Can we talk about whiteness?
Despite deep and lasting structural inequalities in our society and our field, the topics of privilege, race, class, and other structures of social inequality and oppression as it relates to our clinical work receives surprisingly little attention. Given that the field itself and the client population accessing therapy is not representative of the diversity that exists in our country, it is critical that we explore the ways that we both consciously and unconsciously perpetuate structural inequalities in our work. How are clinicians talking (or not talking) about race, power, and privilege in the consulting room with clients, and within the profession in general? How do we think and talk about whiteness, especially as it intersects with the field of psychotherapy in general?
Cynthia Chalker, MSS, is a licensed social worker and a graduate of Manhattan Institute for Psychoanalysis in New York City, where she works in private practice. She has presented papers at the International Association for Relational Psychoanalysis conferences in Chile, Toronto and Sydney on topics that revolve around the intersection of cultural identity, politics and psychoanalysis. Cynthia was also an invited speaker at the 2017 conference of the Institute for Clinical Social Work in Chicago on the implications of the work of Franz Fanon for contemporary psychoanalysis. Prior to entering analytic training, Cynthia worked for 20 years as an Equity and Diversity educator and administrator in colleges and K-12 schools.
Shervin Ravan, MD is a Columbia University trained and affiliated integrative psychiatrist and the Medical Director of Greene Clinic. He maintains an academic appointment as Assistant Clinical Professor of Psychiatry at Columbia University where he teaches and supervises psychiatry residents and medical students. He is also a member of the American Psychoanalytic Associations Committee on Diversity and has lectured on a variety of issues such as transgenerational trauma, mass violence, immigration and race. Dr. Ravan has extensive experience working with a diverse group of clients and has particular expertise in issues related to cross-cultural dynamics, identity, LGBTQ experience, and the unique issues facing those working in high stress, creative and tech based professions.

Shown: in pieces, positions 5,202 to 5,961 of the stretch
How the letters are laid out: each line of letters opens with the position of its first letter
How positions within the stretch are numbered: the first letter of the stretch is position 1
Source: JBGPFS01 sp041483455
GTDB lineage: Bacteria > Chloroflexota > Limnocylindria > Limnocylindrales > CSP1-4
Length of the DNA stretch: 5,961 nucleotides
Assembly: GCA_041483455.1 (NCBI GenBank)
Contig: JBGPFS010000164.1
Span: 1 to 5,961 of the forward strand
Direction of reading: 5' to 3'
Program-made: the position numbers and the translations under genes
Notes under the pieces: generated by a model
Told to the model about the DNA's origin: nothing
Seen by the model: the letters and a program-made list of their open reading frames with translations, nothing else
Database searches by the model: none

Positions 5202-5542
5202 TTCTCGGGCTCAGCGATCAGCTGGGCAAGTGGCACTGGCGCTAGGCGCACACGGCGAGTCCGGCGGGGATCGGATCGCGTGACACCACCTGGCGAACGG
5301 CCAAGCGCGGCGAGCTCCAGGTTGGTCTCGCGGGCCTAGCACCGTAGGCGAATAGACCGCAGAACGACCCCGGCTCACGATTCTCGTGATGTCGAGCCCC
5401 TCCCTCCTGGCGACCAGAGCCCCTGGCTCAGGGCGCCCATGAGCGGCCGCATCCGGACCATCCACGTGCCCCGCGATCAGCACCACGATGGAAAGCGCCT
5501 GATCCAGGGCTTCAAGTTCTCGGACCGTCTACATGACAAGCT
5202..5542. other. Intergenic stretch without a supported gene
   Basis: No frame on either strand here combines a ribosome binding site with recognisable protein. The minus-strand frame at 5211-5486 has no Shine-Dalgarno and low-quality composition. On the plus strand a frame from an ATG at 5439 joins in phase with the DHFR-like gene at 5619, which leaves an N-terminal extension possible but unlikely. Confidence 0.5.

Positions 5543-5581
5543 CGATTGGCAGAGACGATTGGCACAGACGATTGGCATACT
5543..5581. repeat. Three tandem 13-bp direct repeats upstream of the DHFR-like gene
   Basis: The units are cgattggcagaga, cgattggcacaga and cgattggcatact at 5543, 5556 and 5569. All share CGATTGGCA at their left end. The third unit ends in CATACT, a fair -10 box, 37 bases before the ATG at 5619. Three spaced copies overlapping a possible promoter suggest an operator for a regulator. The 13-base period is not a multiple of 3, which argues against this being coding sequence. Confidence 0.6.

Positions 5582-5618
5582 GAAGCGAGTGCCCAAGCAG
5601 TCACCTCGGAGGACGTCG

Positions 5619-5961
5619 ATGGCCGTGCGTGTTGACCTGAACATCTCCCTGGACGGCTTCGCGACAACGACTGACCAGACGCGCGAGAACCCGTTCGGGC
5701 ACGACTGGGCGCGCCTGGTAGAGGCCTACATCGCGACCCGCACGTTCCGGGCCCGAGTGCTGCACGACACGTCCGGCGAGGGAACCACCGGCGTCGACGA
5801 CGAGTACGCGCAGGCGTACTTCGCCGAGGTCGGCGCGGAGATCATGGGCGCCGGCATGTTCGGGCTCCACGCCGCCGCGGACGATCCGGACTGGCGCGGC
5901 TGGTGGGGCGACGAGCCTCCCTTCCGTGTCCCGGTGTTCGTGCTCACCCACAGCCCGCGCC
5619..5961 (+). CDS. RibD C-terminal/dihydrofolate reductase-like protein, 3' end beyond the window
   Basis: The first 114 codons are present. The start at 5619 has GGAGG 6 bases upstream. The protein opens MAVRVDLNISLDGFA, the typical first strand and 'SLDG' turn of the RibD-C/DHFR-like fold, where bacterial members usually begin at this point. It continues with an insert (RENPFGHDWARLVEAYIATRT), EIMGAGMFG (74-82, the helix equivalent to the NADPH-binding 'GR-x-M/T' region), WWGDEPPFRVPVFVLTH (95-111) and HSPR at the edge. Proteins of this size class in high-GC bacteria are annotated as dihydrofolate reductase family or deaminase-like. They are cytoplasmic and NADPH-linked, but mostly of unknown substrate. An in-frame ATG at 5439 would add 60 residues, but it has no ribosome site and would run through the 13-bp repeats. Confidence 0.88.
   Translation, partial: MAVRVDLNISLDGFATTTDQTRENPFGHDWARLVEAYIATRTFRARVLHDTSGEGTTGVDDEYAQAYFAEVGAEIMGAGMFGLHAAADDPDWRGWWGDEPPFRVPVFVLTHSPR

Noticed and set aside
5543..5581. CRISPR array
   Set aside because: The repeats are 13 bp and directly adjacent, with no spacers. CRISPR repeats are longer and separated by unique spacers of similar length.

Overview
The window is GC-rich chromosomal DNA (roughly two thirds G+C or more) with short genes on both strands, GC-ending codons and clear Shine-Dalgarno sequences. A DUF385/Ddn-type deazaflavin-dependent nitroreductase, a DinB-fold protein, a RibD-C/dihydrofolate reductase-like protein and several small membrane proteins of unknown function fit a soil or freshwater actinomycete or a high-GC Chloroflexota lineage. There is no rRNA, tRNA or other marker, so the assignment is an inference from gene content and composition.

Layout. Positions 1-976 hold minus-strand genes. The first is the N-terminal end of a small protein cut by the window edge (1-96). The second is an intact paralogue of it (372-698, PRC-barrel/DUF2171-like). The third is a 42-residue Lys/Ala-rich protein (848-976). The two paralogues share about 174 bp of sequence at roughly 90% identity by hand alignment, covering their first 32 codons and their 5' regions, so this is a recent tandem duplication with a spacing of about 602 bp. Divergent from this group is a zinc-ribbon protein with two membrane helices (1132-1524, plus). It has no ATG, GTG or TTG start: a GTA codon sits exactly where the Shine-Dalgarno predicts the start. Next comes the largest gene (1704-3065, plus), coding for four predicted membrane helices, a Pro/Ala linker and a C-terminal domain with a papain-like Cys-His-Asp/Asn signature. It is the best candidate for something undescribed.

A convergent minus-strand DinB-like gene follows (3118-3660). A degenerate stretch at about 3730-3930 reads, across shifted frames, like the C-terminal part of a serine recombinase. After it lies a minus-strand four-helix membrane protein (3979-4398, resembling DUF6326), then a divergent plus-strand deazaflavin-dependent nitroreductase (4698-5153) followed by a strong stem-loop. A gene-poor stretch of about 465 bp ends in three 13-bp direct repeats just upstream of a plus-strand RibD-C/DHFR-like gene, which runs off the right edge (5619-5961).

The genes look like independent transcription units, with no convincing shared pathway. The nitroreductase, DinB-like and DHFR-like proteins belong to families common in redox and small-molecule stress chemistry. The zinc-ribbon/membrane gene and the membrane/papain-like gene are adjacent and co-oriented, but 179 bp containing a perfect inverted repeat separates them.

Ryan M. Kull, PhD is the Director of Kip, is in private clinical practice in New York City specializing in sexual orientation and gender identity issues, and is a psychoanalytic candidate at New York University’s Postdoctoral Training Program in Psychoanalysis. Dr. Kull has served as an adjunct lecturer at New York University’s Silver School of Social Work, where he also received his PhD. He has engaged in numerous research activities examining issues affecting LGBT people throughout the lifespan. Dr. Kull is the author and co-author of multiple juried papers, invited book chapters, and conference panels/symposia on LGBT-related health and mental health topics, including HIV/AIDS, STIs affecting MSM, bullying and harassment of LGBT youth, LGBT issues in education, and LGBT veterans.
9:30-10am Coffee and Registration
10-10:30am Welcome to the Taking Sides Series
10:30am-12:30pm Panel Discussion
12:30pm-1:30pm Lunch Break
1:30pm-3:30pm Case Presentation and Discussion
3:30pm-4pm Closing Remarks
5 CE Hours
$75 Professionals - $63 NASW Members - $45 Students & Candidates - Free for KIP Fellows
We have a limited number of scholarships available for clinicians who have been historically marginalized on the basis of their identities or experiences, and are unable to afford the cost of attendance. Please email us at email@example.com